The aggregation of Aspergillus spores and the impact on their inactivation by chlorine-based disinfectants

Water Res. 2021 Sep 4;204:117629. doi: 10.1016/j.watres.2021.117629. Online ahead of print.


The formation of fungal biofilm goes through some different states, including monodisperse state, aggregated state, germinated state, hyphal and biofilm. The aggregation of spores is a primary step of fungal biofilm development in aquatic systems. Previous studies on the inactivation of fungi were mostly performed in the monodisperse state of fungal spores and biofilm state, however, the inactivation of aggregated fungal spores is still unclear. In this study, the aggregated characteristics of fungal spores (Aspergillus fumigatus and Aspergillus flavus) at different pH values were firstly studied, and the inactivation efficiency of fungal spores at different aggregation degree by chlorine-based disinfectants was also clarified. The results showed that the aggregation degree of Aspergillus fumigatus was the highest at pH 9.0 while it was the lowest at pH 5.0. Aggregation between fungal spores was mainly mediated by occasional adhesin-adhesin interactions and electrostatic interactions. Compared with monodisperse spores, fungal spores were more resistant to chlorine-based disinfectants with the increase of spore aggregation degree. The inactivation rate constants of Aspergillus fumigatus at 30% and 63% aggregation degree were 1.5- and 4-folds lower than that of monodisperse spores, respectively. The lower proportion of membrane damage and higher intracellular reactive oxygen species level for aggregated spores than monodisperse spores was observed according to the flow cytometric results after chlorine-based disinfectants treatment. The reasons for the lower inactivation efficiency of aggregated spores are as following: the protection of outer layer spores and signals between aggregates lead to the increase of resistance for aggregated spores. This study is meaningful for the control of the fungal spores at different states in water.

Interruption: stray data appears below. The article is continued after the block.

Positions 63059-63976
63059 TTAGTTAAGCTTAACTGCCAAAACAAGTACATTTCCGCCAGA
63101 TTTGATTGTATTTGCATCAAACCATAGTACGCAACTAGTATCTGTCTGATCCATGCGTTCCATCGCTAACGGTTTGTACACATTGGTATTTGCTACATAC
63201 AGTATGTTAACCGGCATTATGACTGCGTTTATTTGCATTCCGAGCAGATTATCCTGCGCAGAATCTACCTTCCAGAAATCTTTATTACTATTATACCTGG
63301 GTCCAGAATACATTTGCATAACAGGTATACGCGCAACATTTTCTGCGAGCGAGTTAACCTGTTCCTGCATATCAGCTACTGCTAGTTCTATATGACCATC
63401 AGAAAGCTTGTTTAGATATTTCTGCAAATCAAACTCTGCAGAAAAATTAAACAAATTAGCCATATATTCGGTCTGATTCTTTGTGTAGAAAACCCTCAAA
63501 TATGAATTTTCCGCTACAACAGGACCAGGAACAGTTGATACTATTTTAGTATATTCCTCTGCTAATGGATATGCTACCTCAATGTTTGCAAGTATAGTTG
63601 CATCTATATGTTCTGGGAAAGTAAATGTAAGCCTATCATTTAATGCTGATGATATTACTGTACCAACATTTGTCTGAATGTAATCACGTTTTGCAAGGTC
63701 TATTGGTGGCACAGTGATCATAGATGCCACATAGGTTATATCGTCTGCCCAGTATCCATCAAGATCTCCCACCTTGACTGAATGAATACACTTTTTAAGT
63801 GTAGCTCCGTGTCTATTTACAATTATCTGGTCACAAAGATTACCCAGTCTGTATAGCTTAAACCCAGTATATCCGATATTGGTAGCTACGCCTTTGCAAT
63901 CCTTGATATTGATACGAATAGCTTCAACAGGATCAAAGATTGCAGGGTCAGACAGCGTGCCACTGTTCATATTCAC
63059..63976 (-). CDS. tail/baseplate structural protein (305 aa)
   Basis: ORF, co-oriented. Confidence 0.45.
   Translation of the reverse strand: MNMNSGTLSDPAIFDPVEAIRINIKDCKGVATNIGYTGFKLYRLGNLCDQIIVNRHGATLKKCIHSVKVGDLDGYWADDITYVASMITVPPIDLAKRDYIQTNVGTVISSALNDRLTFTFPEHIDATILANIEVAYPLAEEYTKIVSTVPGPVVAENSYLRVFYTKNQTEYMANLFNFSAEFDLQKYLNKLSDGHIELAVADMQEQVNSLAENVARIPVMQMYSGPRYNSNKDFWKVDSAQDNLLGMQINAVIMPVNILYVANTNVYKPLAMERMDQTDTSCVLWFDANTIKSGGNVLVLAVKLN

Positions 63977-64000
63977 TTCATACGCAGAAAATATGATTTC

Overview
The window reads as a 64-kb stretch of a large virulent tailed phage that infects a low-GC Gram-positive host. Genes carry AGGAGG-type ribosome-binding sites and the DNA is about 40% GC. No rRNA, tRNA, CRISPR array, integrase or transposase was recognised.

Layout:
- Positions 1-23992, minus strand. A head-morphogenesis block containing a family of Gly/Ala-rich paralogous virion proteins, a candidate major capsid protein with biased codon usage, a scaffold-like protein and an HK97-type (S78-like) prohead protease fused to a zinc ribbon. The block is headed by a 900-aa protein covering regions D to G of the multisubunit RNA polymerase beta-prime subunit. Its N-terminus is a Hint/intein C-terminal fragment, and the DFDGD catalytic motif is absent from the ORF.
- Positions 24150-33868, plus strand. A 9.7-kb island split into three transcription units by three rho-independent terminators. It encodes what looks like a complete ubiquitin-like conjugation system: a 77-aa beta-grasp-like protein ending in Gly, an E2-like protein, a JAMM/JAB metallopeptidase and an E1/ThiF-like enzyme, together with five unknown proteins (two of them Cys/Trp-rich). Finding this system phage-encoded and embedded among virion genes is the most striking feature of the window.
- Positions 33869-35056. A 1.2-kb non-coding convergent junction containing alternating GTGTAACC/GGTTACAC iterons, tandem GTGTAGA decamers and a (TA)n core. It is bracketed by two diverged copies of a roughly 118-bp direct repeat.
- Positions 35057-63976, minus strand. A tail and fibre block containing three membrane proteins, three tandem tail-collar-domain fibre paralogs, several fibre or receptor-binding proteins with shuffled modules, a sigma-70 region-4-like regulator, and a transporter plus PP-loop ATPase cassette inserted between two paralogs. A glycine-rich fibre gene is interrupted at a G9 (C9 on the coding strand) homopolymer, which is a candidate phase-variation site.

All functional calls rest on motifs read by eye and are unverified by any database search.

PMID:34509870 | DOI:10.1016/j.watres.2021.117629

Source: Industry